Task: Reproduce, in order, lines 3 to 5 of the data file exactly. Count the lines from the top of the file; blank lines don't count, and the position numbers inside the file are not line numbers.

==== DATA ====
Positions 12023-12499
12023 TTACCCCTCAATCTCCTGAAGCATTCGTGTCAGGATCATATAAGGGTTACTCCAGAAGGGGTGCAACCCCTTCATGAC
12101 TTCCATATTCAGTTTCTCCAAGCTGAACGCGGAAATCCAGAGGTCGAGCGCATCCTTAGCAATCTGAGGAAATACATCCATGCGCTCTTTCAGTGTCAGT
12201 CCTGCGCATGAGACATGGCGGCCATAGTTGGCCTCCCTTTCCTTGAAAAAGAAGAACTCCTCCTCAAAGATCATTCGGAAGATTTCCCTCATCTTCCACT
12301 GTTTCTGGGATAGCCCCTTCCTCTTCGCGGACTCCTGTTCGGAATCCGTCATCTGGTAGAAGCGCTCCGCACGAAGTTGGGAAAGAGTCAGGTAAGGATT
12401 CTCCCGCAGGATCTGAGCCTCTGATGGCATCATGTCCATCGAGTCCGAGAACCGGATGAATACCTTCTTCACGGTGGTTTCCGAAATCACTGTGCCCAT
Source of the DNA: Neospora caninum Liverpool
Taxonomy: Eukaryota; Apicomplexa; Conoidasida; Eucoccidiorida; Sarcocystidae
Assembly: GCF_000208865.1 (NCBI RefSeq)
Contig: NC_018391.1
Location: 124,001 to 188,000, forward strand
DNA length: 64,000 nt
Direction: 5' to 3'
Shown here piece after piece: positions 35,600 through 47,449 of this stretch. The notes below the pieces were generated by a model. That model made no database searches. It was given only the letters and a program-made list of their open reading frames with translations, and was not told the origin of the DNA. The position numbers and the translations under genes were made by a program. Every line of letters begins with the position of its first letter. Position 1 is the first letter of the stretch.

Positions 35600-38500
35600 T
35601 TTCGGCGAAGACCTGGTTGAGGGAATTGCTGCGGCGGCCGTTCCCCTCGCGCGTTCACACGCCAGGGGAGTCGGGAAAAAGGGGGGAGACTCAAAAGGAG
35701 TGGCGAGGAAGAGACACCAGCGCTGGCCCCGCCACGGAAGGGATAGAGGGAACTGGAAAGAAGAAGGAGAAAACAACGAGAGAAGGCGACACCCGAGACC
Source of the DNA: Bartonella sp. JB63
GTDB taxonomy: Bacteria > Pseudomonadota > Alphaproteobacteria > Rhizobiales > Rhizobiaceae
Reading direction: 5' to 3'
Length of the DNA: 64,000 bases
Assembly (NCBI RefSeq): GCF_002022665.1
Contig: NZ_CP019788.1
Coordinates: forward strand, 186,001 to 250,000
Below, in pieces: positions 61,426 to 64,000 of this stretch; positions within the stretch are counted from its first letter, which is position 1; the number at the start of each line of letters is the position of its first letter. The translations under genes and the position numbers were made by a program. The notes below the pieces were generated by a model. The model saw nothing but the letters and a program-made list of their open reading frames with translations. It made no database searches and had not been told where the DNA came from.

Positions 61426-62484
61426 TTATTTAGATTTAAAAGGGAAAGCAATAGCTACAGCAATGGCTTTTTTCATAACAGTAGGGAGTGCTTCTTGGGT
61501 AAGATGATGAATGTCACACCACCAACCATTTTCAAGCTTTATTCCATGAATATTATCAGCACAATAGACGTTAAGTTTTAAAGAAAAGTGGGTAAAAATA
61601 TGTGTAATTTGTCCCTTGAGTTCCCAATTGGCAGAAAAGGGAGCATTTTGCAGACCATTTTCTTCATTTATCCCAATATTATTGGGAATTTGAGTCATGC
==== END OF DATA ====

12101 TTCCATATTCAGTTTCTCCAAGCTGAACGCGGAAATCCAGAGGTCGAGCGCATCCTTAGCAATCTGAGGAAATACATCCATGCGCTCTTTCAGTGTCAGT
12201 CCTGCGCATGAGACATGGCGGCCATAGTTGGCCTCCCTTTCCTTGAAAAAGAAGAACTCCTCCTCAAAGATCATTCGGAAGATTTCCCTCATCTTCCACT
12301 GTTTCTGGGATAGCCCCTTCCTCTTCGCGGACTCCTGTTCGGAATCCGTCATCTGGTAGAAGCGCTCCGCACGAAGTTGGGAAAGAGTCAGGTAAGGATT